I was recently able to spend quite a bit of time with Gabrielle Pazzaglia, the interim head winemaker of Castello Banfi in Montalcino.  Given the above picture, we began discussing whether any of Castello Banfi’s grapes had begun invaiatura.  The answer was no.  Gabrielle expects earlier ripening grapes like Merlot and Pinot Grigio to begin ripening early next month.  In Molino di Sant’Antimo’s case – in Italian, Molino means mill. The estate sits at a very low altitude in the far south east corner of the Brunello DOCG.  The vineyards sit on former wheat fields and the area gets very hot. So Molino is about 3-4 weeks ahead of other producers in the region.

~ These are Sangiovese grapes beginning to turn in Chianti Classico on the estate of Querciavalle ~

Querciavalle is in Castelnuovo Berardenga.  Although further north than Montalcino, Castelnuovo is one of the communes furthest south in the Classico zone.  It’s one of my favorite communes to buy Chianti Classico from.  Note the rocky soils of the vineyard. These contribute a powdery, almost mineral aspect to Querciavalle’s wines.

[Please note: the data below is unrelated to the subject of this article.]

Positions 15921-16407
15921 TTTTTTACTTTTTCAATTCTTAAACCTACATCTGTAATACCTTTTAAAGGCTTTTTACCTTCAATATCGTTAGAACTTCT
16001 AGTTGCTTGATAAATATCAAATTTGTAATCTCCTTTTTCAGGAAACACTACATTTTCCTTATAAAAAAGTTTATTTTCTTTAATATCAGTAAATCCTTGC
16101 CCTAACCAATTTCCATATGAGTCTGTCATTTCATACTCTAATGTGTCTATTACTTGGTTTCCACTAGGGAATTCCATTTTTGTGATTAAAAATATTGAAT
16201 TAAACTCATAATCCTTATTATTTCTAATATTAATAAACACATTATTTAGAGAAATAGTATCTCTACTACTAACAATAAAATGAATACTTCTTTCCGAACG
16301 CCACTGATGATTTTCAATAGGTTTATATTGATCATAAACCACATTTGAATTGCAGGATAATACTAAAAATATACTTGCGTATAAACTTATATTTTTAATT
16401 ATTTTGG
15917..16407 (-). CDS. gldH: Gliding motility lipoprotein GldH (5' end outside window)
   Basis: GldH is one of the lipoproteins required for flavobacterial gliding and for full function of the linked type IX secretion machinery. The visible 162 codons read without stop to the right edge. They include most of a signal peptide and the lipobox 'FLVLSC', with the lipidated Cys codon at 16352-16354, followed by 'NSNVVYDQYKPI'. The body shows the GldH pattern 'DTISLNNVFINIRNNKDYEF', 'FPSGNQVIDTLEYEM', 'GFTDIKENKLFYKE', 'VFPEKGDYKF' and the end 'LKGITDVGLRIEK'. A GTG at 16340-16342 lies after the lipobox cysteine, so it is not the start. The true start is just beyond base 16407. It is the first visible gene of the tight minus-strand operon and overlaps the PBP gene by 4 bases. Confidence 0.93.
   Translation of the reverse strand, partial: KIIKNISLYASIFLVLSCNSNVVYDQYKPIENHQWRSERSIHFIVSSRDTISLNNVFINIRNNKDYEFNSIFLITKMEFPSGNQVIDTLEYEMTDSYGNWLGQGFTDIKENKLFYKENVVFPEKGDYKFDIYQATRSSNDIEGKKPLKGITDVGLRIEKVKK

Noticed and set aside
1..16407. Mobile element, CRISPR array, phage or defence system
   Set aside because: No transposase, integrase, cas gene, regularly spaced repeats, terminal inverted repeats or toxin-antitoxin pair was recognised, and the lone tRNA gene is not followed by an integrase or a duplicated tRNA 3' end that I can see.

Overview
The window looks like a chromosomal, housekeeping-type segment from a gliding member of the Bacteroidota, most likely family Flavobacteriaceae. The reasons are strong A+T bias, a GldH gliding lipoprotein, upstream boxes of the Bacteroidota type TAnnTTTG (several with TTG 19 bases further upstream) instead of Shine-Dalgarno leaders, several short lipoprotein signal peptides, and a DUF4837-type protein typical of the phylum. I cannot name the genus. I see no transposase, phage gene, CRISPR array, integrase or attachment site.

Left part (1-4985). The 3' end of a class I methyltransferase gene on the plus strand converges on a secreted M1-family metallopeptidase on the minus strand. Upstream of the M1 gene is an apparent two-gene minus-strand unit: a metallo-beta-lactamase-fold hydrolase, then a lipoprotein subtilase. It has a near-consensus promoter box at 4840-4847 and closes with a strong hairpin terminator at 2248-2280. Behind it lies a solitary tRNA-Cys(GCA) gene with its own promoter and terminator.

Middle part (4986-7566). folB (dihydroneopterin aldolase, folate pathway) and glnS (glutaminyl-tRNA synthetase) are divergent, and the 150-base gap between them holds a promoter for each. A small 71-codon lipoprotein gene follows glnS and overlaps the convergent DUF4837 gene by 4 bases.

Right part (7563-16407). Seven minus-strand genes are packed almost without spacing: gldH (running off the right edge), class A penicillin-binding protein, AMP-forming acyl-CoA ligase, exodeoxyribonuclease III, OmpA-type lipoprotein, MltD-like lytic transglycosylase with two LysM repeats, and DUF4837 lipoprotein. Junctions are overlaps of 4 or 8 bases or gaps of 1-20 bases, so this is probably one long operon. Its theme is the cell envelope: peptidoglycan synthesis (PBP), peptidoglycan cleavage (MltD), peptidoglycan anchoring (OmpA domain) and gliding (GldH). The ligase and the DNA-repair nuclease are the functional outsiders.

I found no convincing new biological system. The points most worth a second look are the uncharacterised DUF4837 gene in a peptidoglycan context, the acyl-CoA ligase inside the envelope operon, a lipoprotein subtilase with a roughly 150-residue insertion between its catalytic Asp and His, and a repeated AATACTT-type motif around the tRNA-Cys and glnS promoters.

~ A lovely cluster of Sangiovese grapes ripening in San Gimignano on the estate of Campochiarenti ~

Our friend Daniele Rosti sent this image of Sangiovese ripening on his estate outside San Gimignano.  Daniele’s vineyards are very high, so it’s a bit counter intuitive but as you traverse Tuscany, there are many different clones of Sangiovese – especially when you compare to Montalcino – so it’s not strange to see different stages of ripening. These grapes have a way to go and hopefully will ward off Capriolo and Cinghiale.

~ In this outstanding image we see Sangiovese turning in Montepulciano on the estate of Avignonesi. More or less parallel to Montalcino, Montepulciano is further east and gets plenty of early morning sun to ripen grapes ~